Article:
Tonight, I have taken a little detour from the wine trail, and if you indulge me, it is time to remember. Every February 14th and 17th I cross over two events, the birthday of my lost love, Liz, and the date she left us. It has been nine years and so hard to believe we have gone on without her. But life is exactly that way. Not selfish, just survival.
I met Francis Mayes last night, who single-handedly brought Cortona onto the world stage. Nine years ago, during the last Christmas in 2000, Liz gave me a book by Francis Mayes, the last gift she would ever give me. Books, in those last days, were our companions from a death soon to be delivered with slow and painful determination.
Death isn’t neat and the aftermath isn’t clean or quick. When I pull an older Italian wine out of my closet, something from the 1960’s or 1970’s, I think about the hands that touched those wines, hands that are now lifeless. And though those hearts no longer beat, the wine in the bottles carries the lifeblood of those souls who put their lives into the grape and the sun and the wine.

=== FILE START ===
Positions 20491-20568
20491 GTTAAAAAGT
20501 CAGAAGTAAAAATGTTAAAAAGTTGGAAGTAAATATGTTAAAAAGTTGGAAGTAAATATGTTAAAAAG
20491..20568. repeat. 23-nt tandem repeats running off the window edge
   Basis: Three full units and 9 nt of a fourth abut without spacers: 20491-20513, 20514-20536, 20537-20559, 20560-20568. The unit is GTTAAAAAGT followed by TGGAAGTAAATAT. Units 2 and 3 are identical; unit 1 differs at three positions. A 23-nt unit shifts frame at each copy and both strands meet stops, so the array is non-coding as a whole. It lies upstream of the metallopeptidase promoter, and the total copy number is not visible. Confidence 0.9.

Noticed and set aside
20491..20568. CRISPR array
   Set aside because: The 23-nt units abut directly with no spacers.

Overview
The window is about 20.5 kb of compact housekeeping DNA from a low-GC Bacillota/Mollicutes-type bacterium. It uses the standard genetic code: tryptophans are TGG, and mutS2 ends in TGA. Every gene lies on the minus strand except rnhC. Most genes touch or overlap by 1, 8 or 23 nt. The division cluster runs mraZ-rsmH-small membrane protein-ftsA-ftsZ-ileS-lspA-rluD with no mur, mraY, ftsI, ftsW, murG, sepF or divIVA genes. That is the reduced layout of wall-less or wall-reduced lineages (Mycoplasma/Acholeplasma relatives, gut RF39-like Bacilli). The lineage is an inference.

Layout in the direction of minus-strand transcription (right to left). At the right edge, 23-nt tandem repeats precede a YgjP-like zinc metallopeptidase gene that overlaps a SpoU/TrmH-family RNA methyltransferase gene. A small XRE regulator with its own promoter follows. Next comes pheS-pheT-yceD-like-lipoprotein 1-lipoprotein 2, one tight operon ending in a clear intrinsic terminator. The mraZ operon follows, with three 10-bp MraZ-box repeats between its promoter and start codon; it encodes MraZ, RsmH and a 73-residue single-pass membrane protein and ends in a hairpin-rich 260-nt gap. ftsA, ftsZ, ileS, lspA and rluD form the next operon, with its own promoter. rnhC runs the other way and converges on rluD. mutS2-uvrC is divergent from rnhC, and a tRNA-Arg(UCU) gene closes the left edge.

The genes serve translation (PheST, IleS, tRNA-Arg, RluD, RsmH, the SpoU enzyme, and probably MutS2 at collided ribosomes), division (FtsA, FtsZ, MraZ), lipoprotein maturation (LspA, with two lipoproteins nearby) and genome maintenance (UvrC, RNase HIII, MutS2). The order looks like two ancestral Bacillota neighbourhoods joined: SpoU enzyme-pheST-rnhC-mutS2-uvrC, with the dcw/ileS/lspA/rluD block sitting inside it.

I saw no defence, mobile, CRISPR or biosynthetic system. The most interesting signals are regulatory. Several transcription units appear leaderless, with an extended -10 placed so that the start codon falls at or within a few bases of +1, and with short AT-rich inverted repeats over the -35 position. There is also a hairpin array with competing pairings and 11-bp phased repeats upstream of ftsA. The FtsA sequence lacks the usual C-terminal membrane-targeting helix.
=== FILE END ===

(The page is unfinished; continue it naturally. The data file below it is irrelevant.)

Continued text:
Yesterday, I made a trip to the Tokalon vineyard for a lesson in pruning. As I was cutting parts of the vine back, I thought about sections of my life that have been pruned, sometimes in extreme measures. Always, the vine lives and gives back energy to grow another season. Does a vine cry or is it merely the milk of the life force that a good pruner brings forth? The cycle of the vine and the days of a life are intertwined in their collective destinies of survival and output.
In California, it is spring. Last week in Texas we had a foot of snow, in a day. The week before in New York, there was wind and bitter cold. While winter still wrestles east of the Rockies, spring washes up on shore in California, and fields of mustard bathe the dormant vines in golden light.